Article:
By 1860, Melbourneï¿½s streets were awash with gold money and its
residents were aware that one day the city, which until recently had been a
smallish settlement, could maybe rival the great cities of the world.
Impressive stone edifices were being erected everywhere since there were no
building tribunals which would have forced them to maintain the ï¿½neighbourhood
characterï¿½ of two-storey wooden buildings. But of course, a city to be
reckoned with also needed culture and urbane entertainment for the citizens.
Into this aspirational town strode George Coppin. He always strode ï¿½ he
was born into the theatre and knew how to carry himself to best advantage.
Even when making a hasty exit stage left due to a failed business enterprise
with monies owing. However he could always go back to his knitting. He was a
competent violin player before his teens and had worked hard on the craft of
a comic actor ï¿½ they were always in demand. If a business venture failed, he
would disappear overseas and, sometimes with creaking bones, tread the
boards, often adapting his role to reflect on the current affairs of the
time, before striding back into town for a theatrically contrived champagne
luncheon for his creditors where he would pay them 20 shillings in the
Here he was striding back into Melbourne in the late 1850s. He had been
there and successful before the gold rush with his theatre company and with
his talented wife Mrs Coppin. At that time in Melbourne, you knew not to
enquire too closely. If she said she was Mrs Coppin then they must be
married. Once you started asking questions like that who knows where they
might lead. After she died, there were two more Mrs Coppins ï¿½ the third the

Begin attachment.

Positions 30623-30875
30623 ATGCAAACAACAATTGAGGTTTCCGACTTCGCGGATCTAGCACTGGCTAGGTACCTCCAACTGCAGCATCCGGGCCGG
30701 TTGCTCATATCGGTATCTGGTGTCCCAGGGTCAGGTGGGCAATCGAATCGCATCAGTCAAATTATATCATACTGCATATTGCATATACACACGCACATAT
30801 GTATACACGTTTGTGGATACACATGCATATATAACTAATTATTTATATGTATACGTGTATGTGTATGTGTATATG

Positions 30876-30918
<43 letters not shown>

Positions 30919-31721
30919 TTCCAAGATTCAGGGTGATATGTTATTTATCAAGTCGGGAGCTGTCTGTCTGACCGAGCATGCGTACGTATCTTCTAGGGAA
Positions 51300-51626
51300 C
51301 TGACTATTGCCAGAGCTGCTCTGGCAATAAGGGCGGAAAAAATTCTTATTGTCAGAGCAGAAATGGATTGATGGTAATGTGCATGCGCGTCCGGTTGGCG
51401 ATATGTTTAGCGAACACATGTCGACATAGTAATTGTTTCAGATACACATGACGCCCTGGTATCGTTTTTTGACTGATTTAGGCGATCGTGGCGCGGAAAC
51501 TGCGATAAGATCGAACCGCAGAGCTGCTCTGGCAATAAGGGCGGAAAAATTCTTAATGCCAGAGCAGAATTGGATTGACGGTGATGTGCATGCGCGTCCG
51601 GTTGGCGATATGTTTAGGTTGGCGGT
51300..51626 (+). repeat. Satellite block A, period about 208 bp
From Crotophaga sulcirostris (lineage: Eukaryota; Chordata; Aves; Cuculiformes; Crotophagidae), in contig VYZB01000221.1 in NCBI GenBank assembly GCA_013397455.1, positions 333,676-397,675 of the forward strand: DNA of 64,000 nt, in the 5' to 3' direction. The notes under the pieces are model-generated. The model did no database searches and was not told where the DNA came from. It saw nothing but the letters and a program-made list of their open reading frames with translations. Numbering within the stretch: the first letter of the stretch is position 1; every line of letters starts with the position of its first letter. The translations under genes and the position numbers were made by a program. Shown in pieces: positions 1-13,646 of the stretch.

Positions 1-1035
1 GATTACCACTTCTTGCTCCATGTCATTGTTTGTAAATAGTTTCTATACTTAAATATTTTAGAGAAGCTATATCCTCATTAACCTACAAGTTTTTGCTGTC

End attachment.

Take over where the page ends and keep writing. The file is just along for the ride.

daughter of the second.
When Coppin returned to a newly wealthy Melbourne he decided what the
residents needed was a pleasure garden. The residents didnï¿½t realise they
needed this, but Coppin was soon able to convince them. After all, on one of
his refinancing ventures he had worked for Phineas Barnum in America and
learned a thing or two about talking up a venue. He set up his pleasure
gardens in Burnley at enormous cost. The Cremorne Gardens had exotic plants,
exotic animals, roving jugglers musicians and cultured entertainment. He had
learned that what worked best in Melbourne was middle-brow entertainment
marketed as high-brow ï¿½ a formula that still works well to this day.
He knew from his years in theatre that you could tell whether a show was
going to work just by walking through the foyer beforehand. If there was no
sense of excitement, whatever happened later on stage was unlikely to change
that. Thus, when the good people of Melbourne went to the Cremorne Gardens,
they boarded a paddle steamer under Princes Bridge and after the on-board
entertainment were already in a state of expectation when they arrived.
ï¿½Oh pater, look at those two darling camels over there. I have never seen
one in the flesh before.ï¿½ I have a feeling we might be meeting those two
camels in a later newsletter.
For a period, Cremorne Gardens was Melbourneï¿½s equivalent of Disneyland.
Now it has disappeared with hardly a trace. In a future newsletter we might
direct those of you who are interested to the remaining traces. Meanwhile,
Coppin went on to leave his mark in both the upper and lower houses of
Parliament, in Gordon House, in The old Colonists Village, in Sorrento and
in Coppin Street Richmond. In a society which has grown to delight in
cutting down tall poppies, I like to remember George Coppin as someone who
not only presented Shakespeare and grand opera to Melbourne but, if they
didnï¿½t work and he lost lots of money, in the best music hall tradition he
ï¿½picked himself up, brushed himself off, and started all over againï¿½.
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Other articles in the series Seven Lost Icons of Melbourne: